“Commissioner”, as defined in section 1 of chapter 167.
“Community development corporation”, as defined in section 2 of chapter 40H.
“Community development financial institution”, a private financial entity dedicated to delivering non-predatory affordable lending to help low-income, low-wealth and other disadvantaged people and communities that shall have the meaning ascribed to it under 12 U.S.C. 472(5)(a), including, but not limited to, those institutions that are not certified by the United States Treasury Community Development Financial Institution Fund.
“Eligible recipients”, as defined in section 12.
“Land trust”, a private, non-profit corporation or organization that acquires, manages, develops or maintains land or easements to promote the preservation or restoration of land in the commonwealth either for recreational, agricultural, scenic, residential or commercial use including, but not limited to, affordable housing, climate security or water resource protection uses.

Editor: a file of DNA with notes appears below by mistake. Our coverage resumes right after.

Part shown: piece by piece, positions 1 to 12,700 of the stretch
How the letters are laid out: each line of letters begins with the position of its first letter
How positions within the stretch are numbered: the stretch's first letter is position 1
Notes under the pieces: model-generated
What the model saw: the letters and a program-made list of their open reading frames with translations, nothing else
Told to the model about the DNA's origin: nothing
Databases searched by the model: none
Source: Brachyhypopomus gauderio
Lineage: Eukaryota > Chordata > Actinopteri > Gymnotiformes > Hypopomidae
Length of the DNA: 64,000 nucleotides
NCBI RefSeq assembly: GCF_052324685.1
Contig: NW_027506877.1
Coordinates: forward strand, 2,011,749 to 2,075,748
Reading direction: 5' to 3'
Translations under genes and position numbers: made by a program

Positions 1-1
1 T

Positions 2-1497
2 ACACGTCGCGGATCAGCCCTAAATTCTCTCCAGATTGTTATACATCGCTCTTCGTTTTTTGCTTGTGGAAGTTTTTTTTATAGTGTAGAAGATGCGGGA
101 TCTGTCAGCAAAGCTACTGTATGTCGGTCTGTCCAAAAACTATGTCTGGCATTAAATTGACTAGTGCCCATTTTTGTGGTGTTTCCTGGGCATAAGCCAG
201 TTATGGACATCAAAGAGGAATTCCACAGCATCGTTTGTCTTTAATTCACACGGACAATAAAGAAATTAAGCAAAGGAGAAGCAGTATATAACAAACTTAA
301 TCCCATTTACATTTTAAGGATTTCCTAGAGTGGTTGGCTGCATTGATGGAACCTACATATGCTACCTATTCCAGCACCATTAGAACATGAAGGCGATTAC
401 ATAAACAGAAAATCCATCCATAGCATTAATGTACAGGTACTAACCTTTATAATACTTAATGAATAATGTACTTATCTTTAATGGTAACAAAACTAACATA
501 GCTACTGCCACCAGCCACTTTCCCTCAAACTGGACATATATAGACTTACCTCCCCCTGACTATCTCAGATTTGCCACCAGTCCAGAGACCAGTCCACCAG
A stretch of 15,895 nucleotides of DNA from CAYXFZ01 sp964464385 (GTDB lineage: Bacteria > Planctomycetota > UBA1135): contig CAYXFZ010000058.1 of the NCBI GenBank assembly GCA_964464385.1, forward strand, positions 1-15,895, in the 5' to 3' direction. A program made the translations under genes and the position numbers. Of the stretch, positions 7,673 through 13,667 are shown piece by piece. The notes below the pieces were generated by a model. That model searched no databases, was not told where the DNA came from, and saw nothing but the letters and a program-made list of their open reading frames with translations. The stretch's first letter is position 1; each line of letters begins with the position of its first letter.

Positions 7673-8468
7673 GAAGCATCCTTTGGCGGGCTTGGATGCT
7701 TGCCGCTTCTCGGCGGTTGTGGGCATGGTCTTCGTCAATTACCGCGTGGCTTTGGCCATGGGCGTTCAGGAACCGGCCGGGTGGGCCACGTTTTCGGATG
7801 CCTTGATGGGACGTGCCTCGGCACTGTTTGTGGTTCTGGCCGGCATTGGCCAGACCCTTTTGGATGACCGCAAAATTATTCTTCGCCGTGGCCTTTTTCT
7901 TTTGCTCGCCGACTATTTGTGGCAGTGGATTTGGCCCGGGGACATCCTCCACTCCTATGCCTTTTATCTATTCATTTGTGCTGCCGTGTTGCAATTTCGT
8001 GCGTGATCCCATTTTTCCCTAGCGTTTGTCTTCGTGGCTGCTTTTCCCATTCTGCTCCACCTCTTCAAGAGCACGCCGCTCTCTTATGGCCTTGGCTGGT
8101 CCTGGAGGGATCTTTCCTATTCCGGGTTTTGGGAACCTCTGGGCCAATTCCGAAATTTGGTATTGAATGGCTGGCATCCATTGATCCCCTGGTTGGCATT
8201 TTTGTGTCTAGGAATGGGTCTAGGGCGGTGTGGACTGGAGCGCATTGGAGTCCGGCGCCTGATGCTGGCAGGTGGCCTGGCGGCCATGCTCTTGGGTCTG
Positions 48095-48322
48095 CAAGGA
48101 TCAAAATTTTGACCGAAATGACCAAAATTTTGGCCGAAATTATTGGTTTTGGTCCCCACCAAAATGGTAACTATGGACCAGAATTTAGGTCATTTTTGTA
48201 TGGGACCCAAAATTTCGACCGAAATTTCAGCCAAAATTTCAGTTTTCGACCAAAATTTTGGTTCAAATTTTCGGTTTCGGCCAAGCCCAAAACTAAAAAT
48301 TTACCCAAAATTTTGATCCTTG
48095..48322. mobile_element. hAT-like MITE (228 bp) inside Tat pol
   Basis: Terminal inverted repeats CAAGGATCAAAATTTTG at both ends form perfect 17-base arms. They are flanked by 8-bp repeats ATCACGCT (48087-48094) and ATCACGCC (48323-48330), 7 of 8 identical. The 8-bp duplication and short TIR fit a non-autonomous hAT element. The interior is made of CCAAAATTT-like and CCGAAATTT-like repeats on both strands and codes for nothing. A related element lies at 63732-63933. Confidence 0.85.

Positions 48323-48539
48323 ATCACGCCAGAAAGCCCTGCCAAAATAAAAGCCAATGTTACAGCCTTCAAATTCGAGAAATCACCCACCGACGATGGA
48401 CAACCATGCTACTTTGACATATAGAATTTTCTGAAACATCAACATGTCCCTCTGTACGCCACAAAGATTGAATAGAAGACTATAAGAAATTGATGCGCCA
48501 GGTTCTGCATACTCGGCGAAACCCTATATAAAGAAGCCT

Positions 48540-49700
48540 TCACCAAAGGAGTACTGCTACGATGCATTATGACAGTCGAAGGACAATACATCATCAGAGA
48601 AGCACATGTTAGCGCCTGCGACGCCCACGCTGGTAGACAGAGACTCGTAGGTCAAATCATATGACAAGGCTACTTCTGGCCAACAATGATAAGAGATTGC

“Massachusetts bank”, an association or corporation chartered by the commonwealth under chapter 168, 170, 171 or 172.
“Massachusetts Public Bank” or “Bank”, a bank chartered by the commonwealth and wholly owned by the commonwealth to accept deposits of public funds and provide affordable financing to eligible recipients so as to enhance the economic health of the commonwealth.
“Minimum Average Annual Balance” or “MAAB”, the minimum amount of funds that the state treasurer shall keep with the Bank as a minimum average daily balance, which is $1,400,000,000. Annually, the state treasurer shall adjust the MAAB upwards by multiplying the MAAB by the most recent reported average amount of cash and cash equivalents reported by the state treasurer under section 11, divided by the average amount of cash and cash equivalents reported in the year before that. The state treasurer shall not adjust the MAAB downwards.